From there, it's the same all the way around the clock system, depending on which angle the wind is coming from. This is how I calculate my wind. It's simple and fast to run. And yes, I often have a calculator on me if I feel like I need to compute it. Often times I'll round up the .87 to .9, and calculate a 10% less in my head, and run that if the wind isn't blowing much. It will certainly get you close enough on target to make a hit.


Range Elev Wind
(yards) (mil) (mil)
0 --- 1 mph
100 0 0.01
200 -0.44 0.03
300 -1.12 0.05
400 -1.91 0.06
500 -2.78 0.08
600 -3.74 0.1
700 -4.79 0.12
800 -5.93 0.14



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Re: "Calculating" your wind calls- for long range shooting [Re: ChadTRG42] #7142260
04/16/18 04:21 PM
04/16/18 04:21 PM
Joined: Dec 2008
Posts: 26,890
Wolfe City, TX
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FiremanJG Online content
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FiremanJG  Online Content
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Wolfe City, TX
I go a different route.

5 mph at 3 or 9 o'clock is what I start with.

200 yards .1
300 .2
400 .3
500 .4
600 .5
700 .6
800 .7
900 .8
1000 .9

10 mph, double those holds. 15 mph, triple those holds, 20 mph quadruple those holds. 2.5 mph, cut the original 5 mph holds in half.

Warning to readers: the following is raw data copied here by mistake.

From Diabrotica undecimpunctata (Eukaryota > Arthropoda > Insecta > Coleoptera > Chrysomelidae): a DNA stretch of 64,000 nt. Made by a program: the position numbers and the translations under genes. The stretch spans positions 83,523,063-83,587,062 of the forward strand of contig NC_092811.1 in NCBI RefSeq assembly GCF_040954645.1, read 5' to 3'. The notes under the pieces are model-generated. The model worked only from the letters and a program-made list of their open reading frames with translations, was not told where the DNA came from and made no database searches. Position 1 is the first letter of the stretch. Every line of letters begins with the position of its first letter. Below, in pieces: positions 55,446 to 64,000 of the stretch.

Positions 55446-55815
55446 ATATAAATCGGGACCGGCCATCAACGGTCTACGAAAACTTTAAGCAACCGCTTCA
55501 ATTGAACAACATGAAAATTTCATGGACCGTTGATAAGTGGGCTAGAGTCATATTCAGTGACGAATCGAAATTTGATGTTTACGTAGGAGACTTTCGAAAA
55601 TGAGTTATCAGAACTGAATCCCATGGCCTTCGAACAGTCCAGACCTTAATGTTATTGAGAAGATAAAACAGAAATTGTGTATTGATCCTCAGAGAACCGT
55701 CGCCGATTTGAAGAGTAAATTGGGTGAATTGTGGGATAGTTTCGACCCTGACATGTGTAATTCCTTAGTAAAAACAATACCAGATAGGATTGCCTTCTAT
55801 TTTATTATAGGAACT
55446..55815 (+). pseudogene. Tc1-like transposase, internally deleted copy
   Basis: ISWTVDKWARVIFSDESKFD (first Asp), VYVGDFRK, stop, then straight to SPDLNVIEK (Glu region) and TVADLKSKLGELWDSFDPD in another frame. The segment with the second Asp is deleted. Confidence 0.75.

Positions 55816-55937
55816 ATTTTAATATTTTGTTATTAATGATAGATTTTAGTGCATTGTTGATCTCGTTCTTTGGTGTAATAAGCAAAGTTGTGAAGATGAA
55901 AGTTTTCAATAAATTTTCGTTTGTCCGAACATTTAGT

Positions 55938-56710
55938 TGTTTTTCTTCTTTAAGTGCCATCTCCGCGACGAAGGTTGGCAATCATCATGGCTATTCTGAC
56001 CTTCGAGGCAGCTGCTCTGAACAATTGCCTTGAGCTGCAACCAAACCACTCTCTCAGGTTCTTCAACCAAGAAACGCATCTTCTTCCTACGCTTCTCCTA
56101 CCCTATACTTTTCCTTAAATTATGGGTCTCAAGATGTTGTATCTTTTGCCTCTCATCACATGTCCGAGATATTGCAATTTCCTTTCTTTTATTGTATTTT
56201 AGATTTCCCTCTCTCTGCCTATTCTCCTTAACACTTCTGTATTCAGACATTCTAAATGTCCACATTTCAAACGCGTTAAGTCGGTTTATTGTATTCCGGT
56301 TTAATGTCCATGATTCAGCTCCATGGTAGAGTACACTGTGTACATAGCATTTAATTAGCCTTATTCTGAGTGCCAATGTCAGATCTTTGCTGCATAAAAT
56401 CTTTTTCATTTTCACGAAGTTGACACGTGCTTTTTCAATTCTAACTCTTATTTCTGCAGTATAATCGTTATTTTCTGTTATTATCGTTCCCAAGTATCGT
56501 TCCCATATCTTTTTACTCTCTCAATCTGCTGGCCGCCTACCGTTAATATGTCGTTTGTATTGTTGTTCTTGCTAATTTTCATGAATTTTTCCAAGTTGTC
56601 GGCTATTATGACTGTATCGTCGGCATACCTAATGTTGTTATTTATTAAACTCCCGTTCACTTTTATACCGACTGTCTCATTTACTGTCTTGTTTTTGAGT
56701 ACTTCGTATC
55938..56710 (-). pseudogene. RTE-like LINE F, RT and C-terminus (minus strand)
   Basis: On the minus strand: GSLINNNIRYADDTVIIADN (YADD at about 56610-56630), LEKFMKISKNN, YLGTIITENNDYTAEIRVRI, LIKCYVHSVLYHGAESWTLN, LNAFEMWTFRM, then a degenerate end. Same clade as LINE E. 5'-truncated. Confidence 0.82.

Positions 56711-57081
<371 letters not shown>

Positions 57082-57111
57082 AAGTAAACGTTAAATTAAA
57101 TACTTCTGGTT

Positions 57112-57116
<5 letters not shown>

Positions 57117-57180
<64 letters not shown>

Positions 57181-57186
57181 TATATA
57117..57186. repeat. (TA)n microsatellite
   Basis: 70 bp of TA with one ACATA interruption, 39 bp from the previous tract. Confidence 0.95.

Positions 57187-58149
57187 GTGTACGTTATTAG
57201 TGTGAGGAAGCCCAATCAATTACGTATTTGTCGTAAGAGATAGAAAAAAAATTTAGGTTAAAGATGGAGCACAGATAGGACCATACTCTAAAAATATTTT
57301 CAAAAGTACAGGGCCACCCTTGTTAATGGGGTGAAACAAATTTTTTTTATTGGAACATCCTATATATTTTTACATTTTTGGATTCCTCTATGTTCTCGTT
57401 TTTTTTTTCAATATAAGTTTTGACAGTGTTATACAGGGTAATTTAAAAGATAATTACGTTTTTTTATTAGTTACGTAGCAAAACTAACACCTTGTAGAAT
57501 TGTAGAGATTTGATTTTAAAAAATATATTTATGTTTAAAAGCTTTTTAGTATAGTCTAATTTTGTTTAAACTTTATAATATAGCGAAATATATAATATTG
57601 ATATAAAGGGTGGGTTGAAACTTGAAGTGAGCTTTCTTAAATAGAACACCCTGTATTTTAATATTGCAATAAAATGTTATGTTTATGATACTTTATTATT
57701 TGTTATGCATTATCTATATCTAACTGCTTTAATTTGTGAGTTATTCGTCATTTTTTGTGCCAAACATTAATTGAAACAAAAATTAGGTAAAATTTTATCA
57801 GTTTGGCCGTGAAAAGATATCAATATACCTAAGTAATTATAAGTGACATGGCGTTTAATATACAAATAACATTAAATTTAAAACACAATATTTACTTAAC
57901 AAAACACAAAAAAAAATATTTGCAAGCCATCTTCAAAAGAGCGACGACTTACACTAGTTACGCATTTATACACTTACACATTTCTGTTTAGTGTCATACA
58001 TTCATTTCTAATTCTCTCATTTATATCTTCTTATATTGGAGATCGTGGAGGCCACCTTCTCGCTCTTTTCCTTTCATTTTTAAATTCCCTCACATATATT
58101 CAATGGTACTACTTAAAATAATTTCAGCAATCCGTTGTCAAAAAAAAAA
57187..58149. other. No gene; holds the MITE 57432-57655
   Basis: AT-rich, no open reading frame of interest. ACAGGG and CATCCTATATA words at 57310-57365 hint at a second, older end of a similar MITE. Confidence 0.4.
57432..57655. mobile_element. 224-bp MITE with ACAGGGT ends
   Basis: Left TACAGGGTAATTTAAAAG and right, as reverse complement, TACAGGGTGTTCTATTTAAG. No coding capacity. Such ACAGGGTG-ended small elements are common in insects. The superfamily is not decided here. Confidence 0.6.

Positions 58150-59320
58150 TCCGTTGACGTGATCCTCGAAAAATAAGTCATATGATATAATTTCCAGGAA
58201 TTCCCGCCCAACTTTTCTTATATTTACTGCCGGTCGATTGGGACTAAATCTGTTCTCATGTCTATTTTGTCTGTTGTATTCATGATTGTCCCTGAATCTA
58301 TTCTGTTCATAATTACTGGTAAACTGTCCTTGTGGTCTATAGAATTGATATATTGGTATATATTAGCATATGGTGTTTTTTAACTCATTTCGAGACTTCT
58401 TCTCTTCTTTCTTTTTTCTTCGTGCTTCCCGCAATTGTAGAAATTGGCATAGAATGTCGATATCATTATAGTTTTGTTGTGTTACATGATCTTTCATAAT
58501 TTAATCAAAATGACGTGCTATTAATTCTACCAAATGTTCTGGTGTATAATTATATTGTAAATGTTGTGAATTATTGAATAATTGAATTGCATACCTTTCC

1-2 o'clock, 4-5 o'clock, 7-8 o'clock, 10-11 o'clock, cut those holds in half.

Multiply and divide as needed.

Keeping the numbers in my head will tell me what it is doing either with a hit, or a miss. So, at 500 yards if a 1.0 Mil hold worked, that's telling me the wind needs a 12 mph hold. Jump straight to 800 yards, 12 mph is what I learned

.7 per 5 mph is .7 X 2.5= 2.0 Mils

The trick is judging what it is doing based on what you see. Grass, brush, trees, mirage. My eyes are my wind meter. At The Lone Survivor Benefit Match last weekend, guys were walking around with their Kestrels. One asked me how do I deal with this wind since those fellas were from Louisiana and did not have this much wind to deal with. So off we went with me writing down the data above. They loved it. They did very well all weekend. They also said "we almost never have to leave steel in the reticle". Meaning their wind favor will still have the vertical stata on the steel. When the wind is 10-20 that is not going to fly. Saturday it was 10-20, but a 3 o'clock cross wind. Sunday morning it had all died, and I said "this sucks". "Garvey yoy outta your mind if you want that wind we had yesterday!" I said, watch, we will have a fish tailing wind, no mirage and you'll miss but not know which side. About 4 hours later, they were in complete agreement. The stage dee was R.O-ing told the tale. We shot the same loaction in high wind, on Saturday, and I got more hits. Next day, the wind was low but squirrelly, less hits.



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Re: "Calculating" your wind calls- for long range shooting [Re: ChadTRG42] #7142662
04/17/18 12:18 AM
04/17/18 12:18 AM
Joined: Feb 2009
Posts: 101
Roanoke, TX
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TORNracer Offline
Woodsman
TORNracer  Offline
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Joined: Feb 2009
Posts: 101
Roanoke, TX
Both awesome posts, thanks for sharing! I told a friend the other day -“gravity is easy, wind is haaaaard!”